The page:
Nestlé Loses Michigan Water Lawsuit
The Michigan Court of Appeals, the state’s second highest court, halted plans by Nestlé Waters North America to build a pumping station in Osceola township ruling that the company’s bottling operation is “not an essential public service.”
According to The Guardian, the case began in 2017 when Osceola township attempted to block Nestlé from building a pumping station that it said violated zoning regulations. In response, Nestlé sued the township and a lower court ruled in the company’s favor, claiming its operations constituted an “essential public service” and therefore an exception to the township’s laws. The decision was later overturned by a three-judge panel in the appellate court.
William Fahey, attorney for Osceola township, told The Guardian that Nestlé’s bottling operation “is a commercial purpose.” Nestlé can appeal the decision to the Michigan Supreme Court or it could look for an alternative location within the township to begin construction.
The new ruling will also allow “state environmental regulators to reconsider permits that allow Nestlé to pump water in Michigan,” The Guardian reported. The company is currently permitted by the Michigan Department of Environment, Great Lakes and Energy to extract up to 400 gallons per minute under the decision that Nestlé provides an essential public service.
Retailers May Shy Away from CBD Following FDA Ruling
Major retailers are likely to become more wary of CBD products after the FDA announced last week that it “cannot conclude that CBD is generally recognized as safe among qualified experts for its use in human or animal food.”
According to Bloomberg, stocks in CBD companies fell sharply in the days following the announcement, with some companies, such as CV Sciences, down by double digits.
Speaking with Blomberg, Green Growth Brands Inc. CEO Peter Horvath said retailers are likely to “shy away” from CBD-infused products as a result and that wholesalers should “have big concerns.”
“It could be that this FDA thing causes the chains to either cut back or discontinue their CBD businesses,” Horvath told Bloomberg. “I think if you’re in a strictly wholesale strategy and if you sell ingestibles, you’d have to have big concerns.”
Twitter Users Call For Whole Foods Market Boycott in Mitch McConnell Mixup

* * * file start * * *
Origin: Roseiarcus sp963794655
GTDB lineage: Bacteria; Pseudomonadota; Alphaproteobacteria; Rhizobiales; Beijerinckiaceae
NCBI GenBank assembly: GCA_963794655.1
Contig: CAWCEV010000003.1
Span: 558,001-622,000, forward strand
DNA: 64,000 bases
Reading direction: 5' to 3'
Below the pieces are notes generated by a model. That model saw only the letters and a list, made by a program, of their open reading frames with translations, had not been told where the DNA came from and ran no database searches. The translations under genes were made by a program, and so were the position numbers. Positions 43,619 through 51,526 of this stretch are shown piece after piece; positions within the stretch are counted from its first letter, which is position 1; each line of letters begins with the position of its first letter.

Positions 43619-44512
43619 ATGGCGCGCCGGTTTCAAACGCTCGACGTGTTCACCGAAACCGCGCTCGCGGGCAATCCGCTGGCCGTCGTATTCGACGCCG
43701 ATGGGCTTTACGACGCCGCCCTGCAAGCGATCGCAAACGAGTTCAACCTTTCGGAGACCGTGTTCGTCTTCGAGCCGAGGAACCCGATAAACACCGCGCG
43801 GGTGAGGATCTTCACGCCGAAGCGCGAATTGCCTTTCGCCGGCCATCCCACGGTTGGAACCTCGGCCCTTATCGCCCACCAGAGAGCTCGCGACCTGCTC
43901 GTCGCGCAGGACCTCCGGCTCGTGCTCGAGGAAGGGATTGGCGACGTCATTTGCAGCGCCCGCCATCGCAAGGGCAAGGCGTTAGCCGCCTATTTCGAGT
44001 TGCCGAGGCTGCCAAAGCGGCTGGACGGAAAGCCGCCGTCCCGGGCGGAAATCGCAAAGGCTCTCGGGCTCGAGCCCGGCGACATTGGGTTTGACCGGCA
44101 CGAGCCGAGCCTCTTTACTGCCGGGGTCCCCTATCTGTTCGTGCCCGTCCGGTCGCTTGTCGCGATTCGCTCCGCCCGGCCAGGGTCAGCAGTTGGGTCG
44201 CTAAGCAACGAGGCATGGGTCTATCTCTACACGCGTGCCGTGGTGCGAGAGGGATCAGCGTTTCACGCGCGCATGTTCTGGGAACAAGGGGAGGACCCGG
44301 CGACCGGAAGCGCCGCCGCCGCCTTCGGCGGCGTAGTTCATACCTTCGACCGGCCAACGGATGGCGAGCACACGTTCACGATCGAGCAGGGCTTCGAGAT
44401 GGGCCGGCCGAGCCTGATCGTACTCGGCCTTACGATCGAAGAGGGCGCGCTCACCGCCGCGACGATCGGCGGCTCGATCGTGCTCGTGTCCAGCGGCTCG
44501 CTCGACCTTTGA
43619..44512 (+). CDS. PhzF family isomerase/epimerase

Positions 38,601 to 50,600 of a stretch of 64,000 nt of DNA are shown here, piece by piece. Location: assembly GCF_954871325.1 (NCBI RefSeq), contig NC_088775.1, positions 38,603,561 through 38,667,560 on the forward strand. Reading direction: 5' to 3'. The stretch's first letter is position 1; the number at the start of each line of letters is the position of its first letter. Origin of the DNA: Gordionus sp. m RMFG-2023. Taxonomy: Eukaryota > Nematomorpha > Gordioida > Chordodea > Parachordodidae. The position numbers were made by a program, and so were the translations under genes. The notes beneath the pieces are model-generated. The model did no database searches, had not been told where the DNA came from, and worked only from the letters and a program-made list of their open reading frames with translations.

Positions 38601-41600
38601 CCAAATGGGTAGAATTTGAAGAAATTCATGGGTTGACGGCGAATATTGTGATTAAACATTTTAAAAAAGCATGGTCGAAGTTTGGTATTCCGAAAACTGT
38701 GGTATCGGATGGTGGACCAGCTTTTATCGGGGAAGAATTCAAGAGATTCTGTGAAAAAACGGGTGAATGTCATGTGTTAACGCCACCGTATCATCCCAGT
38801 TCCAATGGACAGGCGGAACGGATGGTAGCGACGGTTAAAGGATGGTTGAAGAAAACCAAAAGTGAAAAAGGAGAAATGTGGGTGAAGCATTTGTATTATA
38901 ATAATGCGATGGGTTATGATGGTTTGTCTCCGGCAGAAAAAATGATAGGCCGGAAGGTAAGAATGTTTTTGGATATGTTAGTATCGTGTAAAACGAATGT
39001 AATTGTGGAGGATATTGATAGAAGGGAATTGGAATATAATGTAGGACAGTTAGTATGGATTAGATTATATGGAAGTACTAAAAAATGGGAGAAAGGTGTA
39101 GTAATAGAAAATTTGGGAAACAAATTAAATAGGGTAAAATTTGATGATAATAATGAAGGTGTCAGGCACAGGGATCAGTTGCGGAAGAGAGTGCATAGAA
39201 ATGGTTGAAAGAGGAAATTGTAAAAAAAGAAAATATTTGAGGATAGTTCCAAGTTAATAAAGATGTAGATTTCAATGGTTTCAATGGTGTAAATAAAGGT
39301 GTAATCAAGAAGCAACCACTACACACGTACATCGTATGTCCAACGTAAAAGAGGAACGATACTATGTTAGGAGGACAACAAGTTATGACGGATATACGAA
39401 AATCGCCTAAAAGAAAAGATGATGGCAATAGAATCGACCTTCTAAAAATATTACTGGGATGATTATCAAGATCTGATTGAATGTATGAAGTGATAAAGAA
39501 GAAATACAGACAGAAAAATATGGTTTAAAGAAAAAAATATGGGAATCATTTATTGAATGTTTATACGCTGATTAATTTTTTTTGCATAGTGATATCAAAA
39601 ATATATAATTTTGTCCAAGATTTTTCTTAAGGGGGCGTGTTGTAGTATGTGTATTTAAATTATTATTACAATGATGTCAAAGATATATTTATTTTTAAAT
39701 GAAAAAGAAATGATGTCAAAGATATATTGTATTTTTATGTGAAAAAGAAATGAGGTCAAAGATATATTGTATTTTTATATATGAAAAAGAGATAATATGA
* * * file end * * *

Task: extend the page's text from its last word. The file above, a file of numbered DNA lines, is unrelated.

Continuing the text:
With a large portion of the U.S. hemp industry based in Kentucky, Sen. Mitch McConnell (R-Kentucky) has been a strong proponent for advancing legal hemp laws and championing agricultural projects in his home state. In recognition of his efforts, natural products industry trade publication WholeFoods Magazine named McConnell its Man of the Year for 2019.
In its piece on McConnell, WholeFoods recognized that the Senator is a controversial figure for numerous political reasons. While a backlash may have been predictable, Newsweek reported last week that Twitter users called for a boycott for the wrong Whole Foods.
WholeFoods Magazine is unrelated to Whole Foods Market. Yet on Twitter, some users attempted to rally a boycott of the natural channel retailer.
“”I won’t be shopping at whole foods since they have named Mitch McConnell POTY,” one Twitter user wrote.
Heather Wainer, publisher of WholeFoods Magazine, told Newsweek that the Man of the Year title was not intended as an award but rather as recognition of “the one person who has had the most influence on the Natural Products Industry in [the] past year.” Wainer noted that while McConnell has been a strong proponent of hemp, he is also viewed negatively within the natural products industry for his failure to address climate change.
Man Claims He Got High From Spiked McDonald’s Tea
Police in South Carolina are investigating a Hilton Head Island McDonald’s after a man reported finding cannabis in his sweet tea.
According to the Island Packet, 24-year-old Parrish Brown reported the incident to the Beaufort County Sheriff’s Office last month after he began feeling high while drinking the tea at work. Brown, who told the local newspaper he had “never had weed a day in [his] life,” said he found three bags of cannabis in his drink.
For his troubles, Brown said he struggled to convince his boss and the police that his drink was spiked.
“I kept being like ‘I swear, there is weed in my sweet tea!’” he said. “The officer asked me why I drank it and I was like, ‘Well, I was thirsty!’”
Brown told the Island Packet he believes he received the cannabis because he asked for “extra lemon,” a request that caused the drive thru worker to pause and repeat the request in “an odd voice.” The three bags, he added, were punctured when he poked at the drink with his straw, allowing the plant to seep out and infuse the tea.